Should you close a credit card you never use?

Say you got a credit card five years ago and you used it a lot during the first couple of years. But you haven’t used it since then and are thinking of closing the account. Should you do it?

You might think that by closing an account, you’re simplifying your life and improving your credit score. You may be right about the first part, but closing a credit card account, especially if it’s an older one, will actually harm your credit score in two ways:

It reduces your available credit, which pushes up your credit utilization ratio. This is a fancy way of saying that you are using too much of your available credit. Your credit utilization ratio accounts for 30% of your credit score. Because this is so important to your score, many experts recommend keeping your balances below 30% of your available credit. For example, if all of your credit limits add up to $10,000, you wouldn’t want a total balance of more than $3,000. But I recommend keeping your ratio at 20% or below to give yourself some breathing room.

It also reduces the average age of your accounts. This makes up a smaller, but still significant portion of your credit score. If you close a recently-opened card it won’t harm your score much. The bad news comes when you close an older account — this can reduce your average age of accounts considerably. Creditors like to see accounts that have been open a long time with a solid payment history. So if you close your oldest account you eliminate a portion of your oldest account activity.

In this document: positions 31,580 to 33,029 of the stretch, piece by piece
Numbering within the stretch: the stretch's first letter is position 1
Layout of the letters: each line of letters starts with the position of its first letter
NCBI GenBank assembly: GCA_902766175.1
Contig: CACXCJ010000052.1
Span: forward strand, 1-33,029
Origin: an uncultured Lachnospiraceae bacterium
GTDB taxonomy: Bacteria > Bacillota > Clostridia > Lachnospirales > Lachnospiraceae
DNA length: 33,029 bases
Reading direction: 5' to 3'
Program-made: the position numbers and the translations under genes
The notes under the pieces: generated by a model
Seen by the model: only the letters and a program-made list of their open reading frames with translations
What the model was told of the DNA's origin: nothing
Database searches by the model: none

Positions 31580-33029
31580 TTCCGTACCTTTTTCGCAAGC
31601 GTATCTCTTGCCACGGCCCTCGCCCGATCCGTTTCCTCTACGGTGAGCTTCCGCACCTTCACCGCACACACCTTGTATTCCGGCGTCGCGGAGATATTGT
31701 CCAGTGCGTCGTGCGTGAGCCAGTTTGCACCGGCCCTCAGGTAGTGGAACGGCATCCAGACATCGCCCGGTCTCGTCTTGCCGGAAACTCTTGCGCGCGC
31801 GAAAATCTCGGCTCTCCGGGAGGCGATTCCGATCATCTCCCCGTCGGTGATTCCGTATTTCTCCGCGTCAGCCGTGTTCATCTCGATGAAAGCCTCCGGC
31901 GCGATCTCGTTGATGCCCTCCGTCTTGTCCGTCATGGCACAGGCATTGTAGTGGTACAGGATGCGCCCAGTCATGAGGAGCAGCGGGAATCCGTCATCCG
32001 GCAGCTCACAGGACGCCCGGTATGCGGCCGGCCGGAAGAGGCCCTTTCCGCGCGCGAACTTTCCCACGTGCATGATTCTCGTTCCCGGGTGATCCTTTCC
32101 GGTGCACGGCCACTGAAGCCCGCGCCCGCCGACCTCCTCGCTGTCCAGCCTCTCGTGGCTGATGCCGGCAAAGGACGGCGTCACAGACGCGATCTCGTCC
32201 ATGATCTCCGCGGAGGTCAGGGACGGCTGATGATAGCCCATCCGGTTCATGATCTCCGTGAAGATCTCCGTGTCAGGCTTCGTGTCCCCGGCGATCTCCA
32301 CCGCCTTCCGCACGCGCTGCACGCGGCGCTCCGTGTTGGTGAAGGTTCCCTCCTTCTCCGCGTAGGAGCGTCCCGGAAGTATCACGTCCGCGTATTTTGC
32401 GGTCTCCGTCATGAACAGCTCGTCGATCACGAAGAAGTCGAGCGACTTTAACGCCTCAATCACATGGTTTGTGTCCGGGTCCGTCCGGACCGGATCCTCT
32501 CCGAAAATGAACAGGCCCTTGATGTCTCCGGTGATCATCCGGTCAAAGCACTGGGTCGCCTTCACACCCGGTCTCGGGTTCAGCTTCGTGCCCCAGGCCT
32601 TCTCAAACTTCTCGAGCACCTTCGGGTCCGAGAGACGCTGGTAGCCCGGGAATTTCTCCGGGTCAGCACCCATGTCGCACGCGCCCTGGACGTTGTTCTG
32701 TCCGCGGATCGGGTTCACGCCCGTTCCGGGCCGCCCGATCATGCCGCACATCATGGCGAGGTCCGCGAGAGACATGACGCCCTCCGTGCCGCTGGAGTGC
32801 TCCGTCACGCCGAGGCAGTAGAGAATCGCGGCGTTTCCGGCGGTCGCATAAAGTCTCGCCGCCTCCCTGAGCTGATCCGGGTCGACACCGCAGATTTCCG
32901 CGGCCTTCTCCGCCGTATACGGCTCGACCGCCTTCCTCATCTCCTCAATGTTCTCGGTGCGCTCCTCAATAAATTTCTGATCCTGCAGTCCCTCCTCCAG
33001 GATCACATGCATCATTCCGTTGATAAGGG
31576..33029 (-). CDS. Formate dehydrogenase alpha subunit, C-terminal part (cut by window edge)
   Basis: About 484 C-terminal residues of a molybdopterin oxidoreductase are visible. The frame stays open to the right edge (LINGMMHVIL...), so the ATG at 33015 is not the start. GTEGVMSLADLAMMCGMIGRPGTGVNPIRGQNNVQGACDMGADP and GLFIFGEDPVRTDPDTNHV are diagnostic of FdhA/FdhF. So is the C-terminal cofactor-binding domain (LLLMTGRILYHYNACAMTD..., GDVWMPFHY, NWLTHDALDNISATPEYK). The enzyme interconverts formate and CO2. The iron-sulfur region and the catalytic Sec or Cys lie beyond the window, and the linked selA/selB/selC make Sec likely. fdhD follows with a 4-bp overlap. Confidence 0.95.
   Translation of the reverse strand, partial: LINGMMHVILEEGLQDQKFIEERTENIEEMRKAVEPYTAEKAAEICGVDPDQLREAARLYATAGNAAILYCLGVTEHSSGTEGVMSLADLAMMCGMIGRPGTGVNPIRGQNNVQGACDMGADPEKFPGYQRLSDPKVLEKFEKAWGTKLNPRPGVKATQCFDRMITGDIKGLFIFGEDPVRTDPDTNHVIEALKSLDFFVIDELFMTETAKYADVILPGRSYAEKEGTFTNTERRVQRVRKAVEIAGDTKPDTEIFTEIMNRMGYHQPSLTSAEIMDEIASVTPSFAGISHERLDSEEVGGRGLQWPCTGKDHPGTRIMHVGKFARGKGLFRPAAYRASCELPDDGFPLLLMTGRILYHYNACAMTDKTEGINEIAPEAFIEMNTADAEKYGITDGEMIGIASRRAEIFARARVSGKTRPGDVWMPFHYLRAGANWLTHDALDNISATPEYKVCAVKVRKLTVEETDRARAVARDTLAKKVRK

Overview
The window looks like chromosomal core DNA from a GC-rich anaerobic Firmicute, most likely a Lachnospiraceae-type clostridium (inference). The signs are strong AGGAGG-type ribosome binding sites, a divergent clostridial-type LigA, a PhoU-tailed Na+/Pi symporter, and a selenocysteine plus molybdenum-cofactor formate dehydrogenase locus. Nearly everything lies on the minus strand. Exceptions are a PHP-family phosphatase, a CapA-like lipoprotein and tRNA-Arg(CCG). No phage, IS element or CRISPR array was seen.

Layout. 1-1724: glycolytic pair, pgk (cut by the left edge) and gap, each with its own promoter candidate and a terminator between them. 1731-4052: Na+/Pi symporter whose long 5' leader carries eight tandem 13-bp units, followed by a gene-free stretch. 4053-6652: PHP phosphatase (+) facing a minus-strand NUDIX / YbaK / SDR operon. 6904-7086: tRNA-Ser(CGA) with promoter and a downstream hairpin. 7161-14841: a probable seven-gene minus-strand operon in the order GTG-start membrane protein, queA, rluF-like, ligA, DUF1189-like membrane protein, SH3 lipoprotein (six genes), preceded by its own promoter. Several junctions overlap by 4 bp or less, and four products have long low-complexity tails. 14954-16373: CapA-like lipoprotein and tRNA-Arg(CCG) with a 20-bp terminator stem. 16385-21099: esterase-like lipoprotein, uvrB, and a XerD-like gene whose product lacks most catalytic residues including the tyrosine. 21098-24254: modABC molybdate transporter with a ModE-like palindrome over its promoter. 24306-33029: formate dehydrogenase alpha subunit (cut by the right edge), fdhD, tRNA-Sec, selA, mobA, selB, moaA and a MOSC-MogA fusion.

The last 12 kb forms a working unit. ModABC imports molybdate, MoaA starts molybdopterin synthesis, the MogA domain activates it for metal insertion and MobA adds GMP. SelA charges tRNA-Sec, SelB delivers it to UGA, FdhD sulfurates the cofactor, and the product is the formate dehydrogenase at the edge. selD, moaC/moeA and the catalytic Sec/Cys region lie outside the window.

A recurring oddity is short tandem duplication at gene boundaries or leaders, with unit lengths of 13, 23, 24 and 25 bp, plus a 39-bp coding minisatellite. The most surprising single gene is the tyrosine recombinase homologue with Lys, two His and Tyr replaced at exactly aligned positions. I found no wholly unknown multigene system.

The exception to this rule is a card that carries an annual fee. Especially if you don’t use the card regularly or get rewards from it, it may make sense to close it to avoid paying the fee. Before you do this though, apply and be approved for a second major credit card. You always want to have at least two major credit card accounts open.

A final tip: Use each of your credit cards at least twice a year. Even a $1 pack of gum every 6 months will do the trick.  This keeps them active in your credit mix and helps your overall credit score.

One thought on “Should you close a credit card you never use?

  1. Good tips; I was aware of the first part (credit utilization), but not of the other parts mentioned here. Thanks for your enlightening and enlivening tips!!

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